This is the Monday Google+ edition of the Daily Golden Nugget. Today, I'd like to introduce the Google+ Communities, what they are, how and why to get involved, and eventually what you could do with them yourself.
The Google+ Communities give you an easy way to find other people with similar interests. There are thousands of communities on a many topics, and even multiple communities on the same or similar topics.
Joining one of the communities is like joining a networking group. You should only join if you plan on participating. Admittedly, you can join an online community and watch how other people participate before posting, but you will miss out on many of the social benefits if you keep quiet.
To get started with communities, you must first log into your Google+ account, click on the Home button on the top left of your Google+ screen, then click the menu option for Communities as shown here:
This is the screen you'll see the first time you look at the +Communities:
That screen shot shows a wide variety of communities ranging from veterans, music, gaming, and computer hardware design.
You should search for your own areas of interest using this search box in the top right corner:
There are several jewelry communities that you can find when searching for "jewelry." Look at them carefully before joining one. Here's a screen shot of some of the jewelry communities:
I find that most of the jewelry communities were started with the idea to attract jewelry buyers, or to facilitate networking amongst jewelry designers, but most of them have devolved into sharing of jewelry for sale.
I don't see a lot of consumer involvement in the existing jewelry communities, and it seems like several jewelers and jewelry designers posting without understanding that they are foolishly trying to sell to one another.
On the other hand, if you are a retail store looking for a new designer line, you certainly could find several of them within the Google+ Communities.
Although you can make connections with new jewelry designers through Google+ Communities, a retail jewelry store won't be able to sell directly through them. As I said, the Communities are like networking groups. You only join them to network with other people, share your experience of the topic, and create those personal connections.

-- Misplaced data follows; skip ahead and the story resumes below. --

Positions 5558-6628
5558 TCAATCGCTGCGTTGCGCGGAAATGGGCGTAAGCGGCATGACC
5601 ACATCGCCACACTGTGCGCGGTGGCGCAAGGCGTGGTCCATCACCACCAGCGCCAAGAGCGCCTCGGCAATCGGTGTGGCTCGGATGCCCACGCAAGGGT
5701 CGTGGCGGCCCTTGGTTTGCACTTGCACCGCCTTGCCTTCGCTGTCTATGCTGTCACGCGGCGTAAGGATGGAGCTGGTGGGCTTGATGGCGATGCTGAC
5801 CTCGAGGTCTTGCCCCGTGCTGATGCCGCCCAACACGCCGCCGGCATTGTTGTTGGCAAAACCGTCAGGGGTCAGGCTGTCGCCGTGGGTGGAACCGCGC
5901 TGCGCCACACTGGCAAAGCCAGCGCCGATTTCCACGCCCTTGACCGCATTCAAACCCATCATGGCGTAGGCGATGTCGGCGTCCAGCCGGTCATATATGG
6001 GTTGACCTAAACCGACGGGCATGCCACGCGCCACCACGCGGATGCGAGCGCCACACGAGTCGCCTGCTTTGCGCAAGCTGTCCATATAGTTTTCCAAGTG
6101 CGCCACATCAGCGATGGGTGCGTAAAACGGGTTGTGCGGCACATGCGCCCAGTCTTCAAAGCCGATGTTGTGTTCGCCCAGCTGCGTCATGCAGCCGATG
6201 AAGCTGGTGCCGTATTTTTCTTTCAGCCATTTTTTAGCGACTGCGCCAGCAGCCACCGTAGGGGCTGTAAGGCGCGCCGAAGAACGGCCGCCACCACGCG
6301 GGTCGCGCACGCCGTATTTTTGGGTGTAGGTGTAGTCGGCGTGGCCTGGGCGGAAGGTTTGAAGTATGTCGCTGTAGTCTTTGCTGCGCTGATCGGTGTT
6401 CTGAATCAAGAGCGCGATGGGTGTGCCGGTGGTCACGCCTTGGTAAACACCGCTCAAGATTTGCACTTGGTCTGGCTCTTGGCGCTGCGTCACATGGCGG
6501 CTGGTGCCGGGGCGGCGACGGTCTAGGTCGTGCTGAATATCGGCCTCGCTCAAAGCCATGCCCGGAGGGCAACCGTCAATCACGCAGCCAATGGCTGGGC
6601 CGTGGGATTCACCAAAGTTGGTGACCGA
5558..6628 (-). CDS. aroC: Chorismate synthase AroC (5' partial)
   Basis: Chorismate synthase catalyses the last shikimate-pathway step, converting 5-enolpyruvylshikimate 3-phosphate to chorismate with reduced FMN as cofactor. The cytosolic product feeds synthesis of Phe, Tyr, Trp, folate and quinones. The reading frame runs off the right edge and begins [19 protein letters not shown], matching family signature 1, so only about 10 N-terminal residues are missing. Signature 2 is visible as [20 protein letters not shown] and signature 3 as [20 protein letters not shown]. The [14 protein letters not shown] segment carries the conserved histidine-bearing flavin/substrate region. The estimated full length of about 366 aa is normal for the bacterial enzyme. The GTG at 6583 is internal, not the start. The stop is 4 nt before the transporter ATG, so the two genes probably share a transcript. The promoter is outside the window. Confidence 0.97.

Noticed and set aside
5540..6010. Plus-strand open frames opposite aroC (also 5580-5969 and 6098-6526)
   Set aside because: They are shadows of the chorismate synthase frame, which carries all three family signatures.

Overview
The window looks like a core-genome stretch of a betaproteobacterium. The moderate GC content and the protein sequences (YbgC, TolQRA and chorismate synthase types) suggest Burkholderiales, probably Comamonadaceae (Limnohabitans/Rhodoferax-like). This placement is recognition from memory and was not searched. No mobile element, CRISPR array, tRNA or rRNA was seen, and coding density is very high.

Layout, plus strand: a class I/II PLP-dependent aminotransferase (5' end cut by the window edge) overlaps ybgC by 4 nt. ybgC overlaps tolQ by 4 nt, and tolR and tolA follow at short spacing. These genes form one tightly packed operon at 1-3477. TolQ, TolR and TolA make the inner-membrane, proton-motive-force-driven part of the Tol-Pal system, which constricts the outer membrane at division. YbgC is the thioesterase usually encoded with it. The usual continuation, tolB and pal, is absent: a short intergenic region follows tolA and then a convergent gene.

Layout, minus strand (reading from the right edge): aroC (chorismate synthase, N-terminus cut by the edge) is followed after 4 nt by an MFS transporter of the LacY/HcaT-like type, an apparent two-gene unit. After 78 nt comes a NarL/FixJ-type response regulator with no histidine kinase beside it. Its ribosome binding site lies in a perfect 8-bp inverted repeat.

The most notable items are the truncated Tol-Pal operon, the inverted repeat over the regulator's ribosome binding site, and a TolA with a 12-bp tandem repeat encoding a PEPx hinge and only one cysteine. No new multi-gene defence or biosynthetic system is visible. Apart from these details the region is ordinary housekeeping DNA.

Communities are really not suitable for selling, that's what your Google+ Business Page would be for.
Perhaps one of the best uses for the Google+ Communities is the ability to ask a question. Someone in the community might know the answer. Trying to locate the long lost designer of an old jewelry design? Post a photo and ask the community. Looking for opinions on something you are working on? Post a photo and ask the community. Need to know if someone has ever had experience with a particular industry vendor? Ask the community.
Don't limit your involvement with the Google+ Communities to work only. Search for a few of your personal interests to see what's out there. For those of you with highly passionate interests there are communities for cats, cars, politics, and religion. There are also enjoyable communities for photography, travel, and knitting. Involvement in these different communities will help you make more social connections on Google+. Just like regular in-person networking, those personal connections can eventually lead to a business relationship.
By default, when you first join a community you will receive a notification every time there's a new post to that community. I suggest that you leave the notification settings turned on for the first few days after you join a community. This will allow you to fully experience all the activity, and find out if that community is truly for you.
Unless you've changed your settings in your Google+ account, the community notifications will come to you as emails and as push notifications to your smartphone. Be aware that the communities with more than 1000 members might result in non-stop smartphone push notifications.
The Google+ Communities are another area of Google+ designed to get you interested and involved. You don't have to use them at all, but they do provide a good environment for new Google+ users to get involved and learn how to use this social network.